The commonly accepted sense, however, of the word aristocracy, is that which has been given by our own English lexicographers—that form of government which places the supreme power in the nobles.' Here, a superior class or caste is supposed to exist, to whom has been given, or who have socially usurped, the name and position of the nobles; and the dominant rule of this body forms that political aristocracy or oligarchy of which the ardent lovers of liberty, in the brightest periods of history, have been so naturally and worthily jealous. We need but refer, by way of exemplification, to the interesting tale of the long and patriotic struggles of the plebeian order against the unyielding pride and haughty tyranny of the patricians of Rome, terminating, as it did, in a period of comparative liberty and consequent political grandeur and prosperity.

We have said enough to show that we are no friends to a political aristocracy. On the contrary, we hold that the influential, if not the formal and organical, dominance, should be with the people, nationally so considered, inclusive, of course, of the aristocratic classes. In this sense, we approve of democracy, not only in preference to, but to the exclusion of, any other dominant form of government, monarchical or aristocratic. We maintain, in this respect, most heartily the doctrines of Somers, of Locke, and of Charles James Fox, that political power can rightfully only come from, or be delegated by, the people; and that in them, of right, is deposited original and ultimate sovereignty in every state that is, or deserves to call itself-free.

It may, therefore, well be maintained, that aristocracy never was, and is not now, the legal and rightful form of government in this country. Whenever, in effect, the aristocracy have been unduly powerful among us, much more when they have been dominant, it has been by usurpation, and not of right. While this has been the case, we have not had the practical enjoyment of the British constitution, as it has been described and eulogized by our most learned, as well as most patriotic statesmen, lawyers, and historians. The country, in such a case, is suffering under injustice and wrong. If it should be, that we are, even now, practically so situated, we shall be unworthy of our illustrious fathers, and forfeit all claim to the character of patriots, if we do not speedily and thoroughly redress the evil, and take good security for the future, that the balance of political power shall never again be against the people.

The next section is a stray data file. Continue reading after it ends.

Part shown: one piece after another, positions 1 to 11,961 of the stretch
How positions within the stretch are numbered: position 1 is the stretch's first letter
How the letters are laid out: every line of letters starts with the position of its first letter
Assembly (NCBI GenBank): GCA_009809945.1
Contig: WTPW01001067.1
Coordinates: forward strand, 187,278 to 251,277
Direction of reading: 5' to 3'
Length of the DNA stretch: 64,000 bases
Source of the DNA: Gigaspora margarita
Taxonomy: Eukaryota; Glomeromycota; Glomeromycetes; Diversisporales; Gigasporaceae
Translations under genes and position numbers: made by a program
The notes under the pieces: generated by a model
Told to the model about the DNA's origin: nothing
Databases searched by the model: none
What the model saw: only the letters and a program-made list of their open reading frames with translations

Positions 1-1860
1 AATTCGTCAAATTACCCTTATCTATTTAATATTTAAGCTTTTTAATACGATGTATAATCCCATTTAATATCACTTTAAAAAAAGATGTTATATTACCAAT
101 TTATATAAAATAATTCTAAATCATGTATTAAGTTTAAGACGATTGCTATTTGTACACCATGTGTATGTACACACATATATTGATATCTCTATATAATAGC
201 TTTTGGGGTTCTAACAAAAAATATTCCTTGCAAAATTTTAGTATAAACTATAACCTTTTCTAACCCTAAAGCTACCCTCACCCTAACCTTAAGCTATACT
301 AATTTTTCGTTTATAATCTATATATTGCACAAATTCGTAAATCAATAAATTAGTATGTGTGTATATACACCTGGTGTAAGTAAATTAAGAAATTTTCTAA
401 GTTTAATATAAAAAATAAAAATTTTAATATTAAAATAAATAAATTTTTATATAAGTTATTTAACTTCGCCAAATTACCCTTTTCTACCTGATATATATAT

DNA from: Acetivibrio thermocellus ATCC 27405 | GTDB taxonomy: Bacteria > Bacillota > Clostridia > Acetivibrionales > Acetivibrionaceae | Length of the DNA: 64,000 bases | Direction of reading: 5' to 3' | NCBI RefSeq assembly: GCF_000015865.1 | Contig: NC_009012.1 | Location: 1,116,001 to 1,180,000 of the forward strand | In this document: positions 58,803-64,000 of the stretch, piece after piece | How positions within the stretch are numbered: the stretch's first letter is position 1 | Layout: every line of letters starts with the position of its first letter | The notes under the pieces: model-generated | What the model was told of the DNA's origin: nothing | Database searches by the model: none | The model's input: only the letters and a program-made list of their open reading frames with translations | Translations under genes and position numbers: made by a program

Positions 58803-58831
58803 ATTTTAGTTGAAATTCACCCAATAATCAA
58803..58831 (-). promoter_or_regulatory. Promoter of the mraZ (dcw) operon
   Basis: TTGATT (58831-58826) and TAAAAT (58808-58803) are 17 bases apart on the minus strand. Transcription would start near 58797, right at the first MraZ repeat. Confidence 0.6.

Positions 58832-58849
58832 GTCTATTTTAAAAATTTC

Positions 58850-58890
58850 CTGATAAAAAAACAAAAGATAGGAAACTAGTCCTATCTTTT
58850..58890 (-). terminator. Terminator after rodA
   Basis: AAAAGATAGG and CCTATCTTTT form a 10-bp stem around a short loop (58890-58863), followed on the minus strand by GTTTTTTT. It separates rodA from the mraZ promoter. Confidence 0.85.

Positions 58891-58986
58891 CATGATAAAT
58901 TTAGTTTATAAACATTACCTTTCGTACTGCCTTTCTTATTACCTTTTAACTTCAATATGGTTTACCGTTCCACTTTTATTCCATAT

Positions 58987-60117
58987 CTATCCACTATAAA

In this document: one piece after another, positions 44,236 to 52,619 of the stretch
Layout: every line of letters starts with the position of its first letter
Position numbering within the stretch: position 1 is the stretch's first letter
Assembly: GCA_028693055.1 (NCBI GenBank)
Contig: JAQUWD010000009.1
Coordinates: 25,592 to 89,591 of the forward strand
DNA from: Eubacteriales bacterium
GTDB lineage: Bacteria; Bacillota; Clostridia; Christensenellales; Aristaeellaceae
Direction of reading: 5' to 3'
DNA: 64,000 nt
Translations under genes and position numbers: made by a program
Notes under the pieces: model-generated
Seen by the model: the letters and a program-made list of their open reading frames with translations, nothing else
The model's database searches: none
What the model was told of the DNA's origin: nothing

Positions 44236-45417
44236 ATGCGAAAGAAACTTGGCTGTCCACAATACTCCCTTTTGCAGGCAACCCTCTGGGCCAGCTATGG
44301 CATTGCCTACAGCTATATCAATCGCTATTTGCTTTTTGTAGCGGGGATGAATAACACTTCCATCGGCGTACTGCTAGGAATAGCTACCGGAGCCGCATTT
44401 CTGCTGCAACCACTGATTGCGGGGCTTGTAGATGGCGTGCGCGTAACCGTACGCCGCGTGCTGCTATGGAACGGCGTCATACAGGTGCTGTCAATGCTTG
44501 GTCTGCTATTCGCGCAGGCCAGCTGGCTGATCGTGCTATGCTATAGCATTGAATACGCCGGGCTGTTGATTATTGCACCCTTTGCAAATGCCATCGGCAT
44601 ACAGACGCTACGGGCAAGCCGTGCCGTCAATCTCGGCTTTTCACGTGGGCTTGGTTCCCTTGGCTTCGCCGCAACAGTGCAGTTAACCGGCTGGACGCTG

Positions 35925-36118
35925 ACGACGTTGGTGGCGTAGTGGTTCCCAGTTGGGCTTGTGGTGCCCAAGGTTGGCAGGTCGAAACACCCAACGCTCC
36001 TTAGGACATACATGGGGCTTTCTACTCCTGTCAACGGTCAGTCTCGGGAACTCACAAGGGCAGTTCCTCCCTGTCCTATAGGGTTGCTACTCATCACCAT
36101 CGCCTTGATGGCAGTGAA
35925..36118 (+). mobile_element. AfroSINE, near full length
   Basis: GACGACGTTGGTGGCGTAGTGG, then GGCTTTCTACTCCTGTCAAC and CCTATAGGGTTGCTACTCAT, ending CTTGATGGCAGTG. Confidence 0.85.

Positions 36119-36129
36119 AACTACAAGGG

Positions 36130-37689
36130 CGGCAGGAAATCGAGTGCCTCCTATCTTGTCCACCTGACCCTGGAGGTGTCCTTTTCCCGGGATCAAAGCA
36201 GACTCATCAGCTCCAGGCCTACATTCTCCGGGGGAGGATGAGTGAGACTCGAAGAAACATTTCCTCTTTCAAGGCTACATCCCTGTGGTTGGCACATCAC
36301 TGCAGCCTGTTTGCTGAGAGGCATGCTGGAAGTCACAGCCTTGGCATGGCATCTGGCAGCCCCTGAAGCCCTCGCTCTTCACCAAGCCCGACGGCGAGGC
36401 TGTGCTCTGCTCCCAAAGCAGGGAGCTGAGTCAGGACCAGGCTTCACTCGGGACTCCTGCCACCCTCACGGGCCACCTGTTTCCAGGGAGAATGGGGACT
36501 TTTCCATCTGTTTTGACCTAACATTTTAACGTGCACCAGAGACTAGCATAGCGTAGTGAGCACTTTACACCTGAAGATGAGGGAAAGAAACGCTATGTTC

The immortal Locke, in speaking of the right of the people, in case of a dissolution of one form of government,' to provide for themselves by electing a new legislative different from the other,' seems to have been jealous lest it might be supposed that he here intended only to assert a simple truism resulting from the mere necessity of the case. To prevent this misconstruction, he adds this noble passage—' But the state of mankind is not so miserable that they are not capable of using this remedy till it be too late to look for any. To tell people they may provide for themselves by erecting a new legislative, when by oppression, artifice, or being delivered over to a foreign power, their old is gone, is only to tell them they may expect relief when it is too late, and the evil is past cure. This is in effect no more than to bid them first be slaves, and then to take care of their liberty; and when their chains are on, tell them they may act like freemen. This, if barely so, is rather mockery than relief; and men can never be secure from tyranny, if there be no means to escape it till they are perfectly under it; and therefore it is that they have not only a right to get out of it, but to prevent it."